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English Idioms and Idiomatic Expressions 

Alphabetical List of Idioms - C, page 5
from:  'catch someone's eye'   to:  'change face of'

  • catch someone's eye/something catches your eye
    • If something catches your eye or you catch someone’s eye, you notice something or get noticed by someone.
      "Her spectacular outfit caught everyone’s eye."
      "I tried to catch the waiter’s eye to order some wine."

  • catch a glimpse of
    • If something catch a glimpse of someone or something, you see them briefly, in no detail.
      "I can't describe the man. I only caught a glimpse of him from behind as he was leaving the building."

  • catch (someone) off guard
    • When you catch someone off guard, you surprise them by doing something they do not expect and that makes them feel confused or uncertain.
      "You caught me off guard! I was just having a rest before going back to work!”
      "The offer of early retirement caught me off guard. I had no idea it was coming!"

  • catch someone red-handed
    • If you catch someone red-handed, you discover them while they are doing something bad, wrong or illegal.
      "The boy was caught red-handed trying to steal money from the teacher's purse!"

  • caught in the crossfire
    • If you are caught in the crossfire, you suffer the effects of an argument or dispute between two people or groups.
      "When the two taxi drivers started to argue, their passengers were caught in the crossfire."

  • wouldn't be caught dead/seen dead
    • If someone says that they wouldn't be caught or seen dead in a particular place or doing something, they mean that they would be too ashamed or embarrassed.
      "My seven-year-old son thinks he's a big boy; he wouldn't be caught dead holding my hand in front of his friends!"

  • caught unawares
    • If someone is caught unawares, they are surprised and unprepared for what happens.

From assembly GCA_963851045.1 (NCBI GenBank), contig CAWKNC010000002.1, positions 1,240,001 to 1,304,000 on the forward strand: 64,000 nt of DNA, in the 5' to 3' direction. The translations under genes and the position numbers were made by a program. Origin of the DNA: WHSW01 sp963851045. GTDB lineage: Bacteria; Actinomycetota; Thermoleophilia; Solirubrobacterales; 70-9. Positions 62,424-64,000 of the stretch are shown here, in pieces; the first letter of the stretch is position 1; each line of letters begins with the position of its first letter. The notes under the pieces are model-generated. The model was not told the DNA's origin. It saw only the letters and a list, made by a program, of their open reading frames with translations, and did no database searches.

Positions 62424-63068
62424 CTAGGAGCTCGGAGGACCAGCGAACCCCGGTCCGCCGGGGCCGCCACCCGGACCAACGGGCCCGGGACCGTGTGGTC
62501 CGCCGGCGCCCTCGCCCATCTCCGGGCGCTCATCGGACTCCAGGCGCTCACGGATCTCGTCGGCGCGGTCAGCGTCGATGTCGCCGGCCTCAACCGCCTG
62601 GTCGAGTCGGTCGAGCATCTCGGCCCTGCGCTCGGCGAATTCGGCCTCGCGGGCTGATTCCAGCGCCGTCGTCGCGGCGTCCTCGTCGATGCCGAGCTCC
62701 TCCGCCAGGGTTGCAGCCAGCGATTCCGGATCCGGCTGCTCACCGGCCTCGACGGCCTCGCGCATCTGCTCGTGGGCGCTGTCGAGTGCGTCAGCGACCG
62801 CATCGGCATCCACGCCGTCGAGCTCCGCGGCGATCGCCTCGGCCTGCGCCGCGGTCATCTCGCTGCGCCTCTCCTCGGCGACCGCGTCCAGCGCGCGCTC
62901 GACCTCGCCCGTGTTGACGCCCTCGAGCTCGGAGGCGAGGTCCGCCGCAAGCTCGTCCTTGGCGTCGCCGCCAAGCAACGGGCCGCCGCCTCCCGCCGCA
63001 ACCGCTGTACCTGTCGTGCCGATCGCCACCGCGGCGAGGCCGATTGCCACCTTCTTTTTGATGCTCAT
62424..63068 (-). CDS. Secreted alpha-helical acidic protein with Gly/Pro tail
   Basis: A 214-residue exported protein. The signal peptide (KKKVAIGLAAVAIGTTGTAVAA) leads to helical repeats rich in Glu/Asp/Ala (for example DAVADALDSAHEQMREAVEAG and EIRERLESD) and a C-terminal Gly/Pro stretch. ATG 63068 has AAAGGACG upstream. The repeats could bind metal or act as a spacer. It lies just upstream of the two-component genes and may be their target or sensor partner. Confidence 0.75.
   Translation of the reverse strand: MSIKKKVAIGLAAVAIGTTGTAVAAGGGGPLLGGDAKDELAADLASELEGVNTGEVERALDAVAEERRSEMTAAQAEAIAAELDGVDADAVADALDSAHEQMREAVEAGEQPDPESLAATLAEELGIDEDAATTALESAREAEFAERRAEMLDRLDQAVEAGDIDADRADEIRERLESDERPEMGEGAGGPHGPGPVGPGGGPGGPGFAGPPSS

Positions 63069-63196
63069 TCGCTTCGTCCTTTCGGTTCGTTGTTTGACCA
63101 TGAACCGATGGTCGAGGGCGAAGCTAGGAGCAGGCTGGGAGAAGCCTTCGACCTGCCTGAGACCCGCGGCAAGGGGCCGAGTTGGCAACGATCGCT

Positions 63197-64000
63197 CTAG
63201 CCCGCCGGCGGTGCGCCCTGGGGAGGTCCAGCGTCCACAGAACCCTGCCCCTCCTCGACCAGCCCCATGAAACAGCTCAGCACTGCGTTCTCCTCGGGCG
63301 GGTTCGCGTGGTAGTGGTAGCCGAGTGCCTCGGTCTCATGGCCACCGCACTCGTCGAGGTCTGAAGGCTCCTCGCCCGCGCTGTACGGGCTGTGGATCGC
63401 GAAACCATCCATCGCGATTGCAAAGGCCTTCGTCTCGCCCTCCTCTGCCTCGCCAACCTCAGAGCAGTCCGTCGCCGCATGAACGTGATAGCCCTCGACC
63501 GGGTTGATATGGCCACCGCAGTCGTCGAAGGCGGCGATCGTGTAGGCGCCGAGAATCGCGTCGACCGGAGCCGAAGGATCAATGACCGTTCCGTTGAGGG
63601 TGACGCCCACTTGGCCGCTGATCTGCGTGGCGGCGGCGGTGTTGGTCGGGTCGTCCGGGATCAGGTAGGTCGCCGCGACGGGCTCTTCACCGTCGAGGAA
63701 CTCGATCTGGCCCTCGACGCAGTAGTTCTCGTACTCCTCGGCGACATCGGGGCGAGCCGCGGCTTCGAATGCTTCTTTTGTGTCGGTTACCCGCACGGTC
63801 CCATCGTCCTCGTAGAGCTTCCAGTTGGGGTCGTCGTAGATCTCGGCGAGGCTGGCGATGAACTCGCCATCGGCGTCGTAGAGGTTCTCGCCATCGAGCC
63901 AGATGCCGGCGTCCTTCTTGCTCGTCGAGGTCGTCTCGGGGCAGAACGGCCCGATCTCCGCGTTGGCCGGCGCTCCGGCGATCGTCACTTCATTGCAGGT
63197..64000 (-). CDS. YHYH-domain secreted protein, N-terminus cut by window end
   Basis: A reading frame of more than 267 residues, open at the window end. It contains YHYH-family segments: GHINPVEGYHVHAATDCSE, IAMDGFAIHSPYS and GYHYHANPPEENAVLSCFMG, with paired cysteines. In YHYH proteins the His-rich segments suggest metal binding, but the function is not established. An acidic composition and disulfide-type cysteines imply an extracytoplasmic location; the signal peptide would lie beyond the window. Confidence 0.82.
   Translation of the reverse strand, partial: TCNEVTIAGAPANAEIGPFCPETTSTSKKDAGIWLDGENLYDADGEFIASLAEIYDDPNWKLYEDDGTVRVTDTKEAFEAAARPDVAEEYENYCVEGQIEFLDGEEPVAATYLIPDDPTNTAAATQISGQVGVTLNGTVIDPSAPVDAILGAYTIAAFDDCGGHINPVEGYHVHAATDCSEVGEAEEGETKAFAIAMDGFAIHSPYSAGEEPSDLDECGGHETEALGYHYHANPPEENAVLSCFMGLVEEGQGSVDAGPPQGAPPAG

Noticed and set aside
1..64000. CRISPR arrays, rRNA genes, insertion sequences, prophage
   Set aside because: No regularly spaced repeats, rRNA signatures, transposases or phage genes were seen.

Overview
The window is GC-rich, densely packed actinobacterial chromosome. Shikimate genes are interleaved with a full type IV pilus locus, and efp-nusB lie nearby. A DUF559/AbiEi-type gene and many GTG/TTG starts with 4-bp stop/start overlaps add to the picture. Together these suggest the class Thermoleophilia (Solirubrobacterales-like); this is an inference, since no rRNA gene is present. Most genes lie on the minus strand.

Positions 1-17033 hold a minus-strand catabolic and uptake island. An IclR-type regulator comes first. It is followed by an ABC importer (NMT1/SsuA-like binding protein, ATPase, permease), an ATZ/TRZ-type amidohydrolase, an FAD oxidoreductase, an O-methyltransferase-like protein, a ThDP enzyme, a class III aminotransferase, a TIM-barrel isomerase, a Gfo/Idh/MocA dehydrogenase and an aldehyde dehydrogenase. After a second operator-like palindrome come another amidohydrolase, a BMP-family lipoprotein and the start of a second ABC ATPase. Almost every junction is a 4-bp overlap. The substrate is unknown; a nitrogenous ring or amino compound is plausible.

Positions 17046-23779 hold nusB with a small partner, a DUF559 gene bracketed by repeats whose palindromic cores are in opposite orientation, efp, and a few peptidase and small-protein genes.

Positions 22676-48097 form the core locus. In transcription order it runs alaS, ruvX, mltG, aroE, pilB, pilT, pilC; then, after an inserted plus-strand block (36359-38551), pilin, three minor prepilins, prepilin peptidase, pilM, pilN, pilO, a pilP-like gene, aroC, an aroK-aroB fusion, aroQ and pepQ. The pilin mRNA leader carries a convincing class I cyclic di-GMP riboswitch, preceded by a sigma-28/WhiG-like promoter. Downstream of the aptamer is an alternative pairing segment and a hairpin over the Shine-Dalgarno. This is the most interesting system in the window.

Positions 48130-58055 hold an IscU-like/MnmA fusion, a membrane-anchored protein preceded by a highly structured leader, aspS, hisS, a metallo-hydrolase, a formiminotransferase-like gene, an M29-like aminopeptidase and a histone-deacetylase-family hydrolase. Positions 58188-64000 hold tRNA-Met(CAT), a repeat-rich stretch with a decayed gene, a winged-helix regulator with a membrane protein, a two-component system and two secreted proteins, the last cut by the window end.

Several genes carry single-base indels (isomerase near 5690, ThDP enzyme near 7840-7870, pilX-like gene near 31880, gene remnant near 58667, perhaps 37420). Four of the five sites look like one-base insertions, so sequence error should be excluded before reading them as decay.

"The security guard moved so silently that the thief was caught unawares."

  • cause a stir
    • If something causes a stir, it creates an atmosphere of excitement or great interest.
      "The arrival of the actress caused quite a stir in the village."

  • throw caution to the wind
    • If you throw caution to the wind, you start taking risks and stop worrying about the danger involved.
      "I decided to throw caution to the wind and invest in my best friend's new company."

  • caveat emptor
    • This Latin expression, which means 'let the buyer beware', is a warning to customers that goods are for sale 'as is'. The buyer is purchasing the articles at his/her own risk and is responsible for examining them beforehand.
      "Caveat emptor is a principle to be remembered when buying second-hand goods."

  • (like) chalk and cheese
    • Two people who are like chalk and cheese are completely different from each other
      "I'm surprised they get on so well. They're like chalk and cheese."

  • champ at the bit
    • Someone who is champing at the bit is ready and eager to start an activity, and is showing impatience at being delayed.
      "The press conference was delayed for such a long time that the journalists were champing at the bit."

  • champagne taste on a beer budget
    • Someone who likes expensive things that they cannot afford haschampagne taste on a beer budget.
      "Eva borrows money to buy expensive designer clothes - champagne taste on a beer budget!"

  • take a chance
    • If you take a chance on something, you take action in the hope of success even though you know that the result may be negative.
      "I may not be able to get through the traffic, but I'll take a chance on it."

  • chance one's arm
    • If you chance your arm, you decide to do something even though there is little hope of success.
      "Tony knew there was little hope of getting into Harvard but he decided to chance his arm anyway and sent off his application."

  • chance in a million
    • A chance in a million is a very small chance, or no chance at all, that something will happen.
      "There's a chance in a million of finding the key I lost on the golf course."

  • change the face of (something)
    • When an innovation, discovery or event changes the face of something, it alters it completely or in a major way.
      "Social networks have changed the face of modern communication."

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 alphabetical lists C ... 

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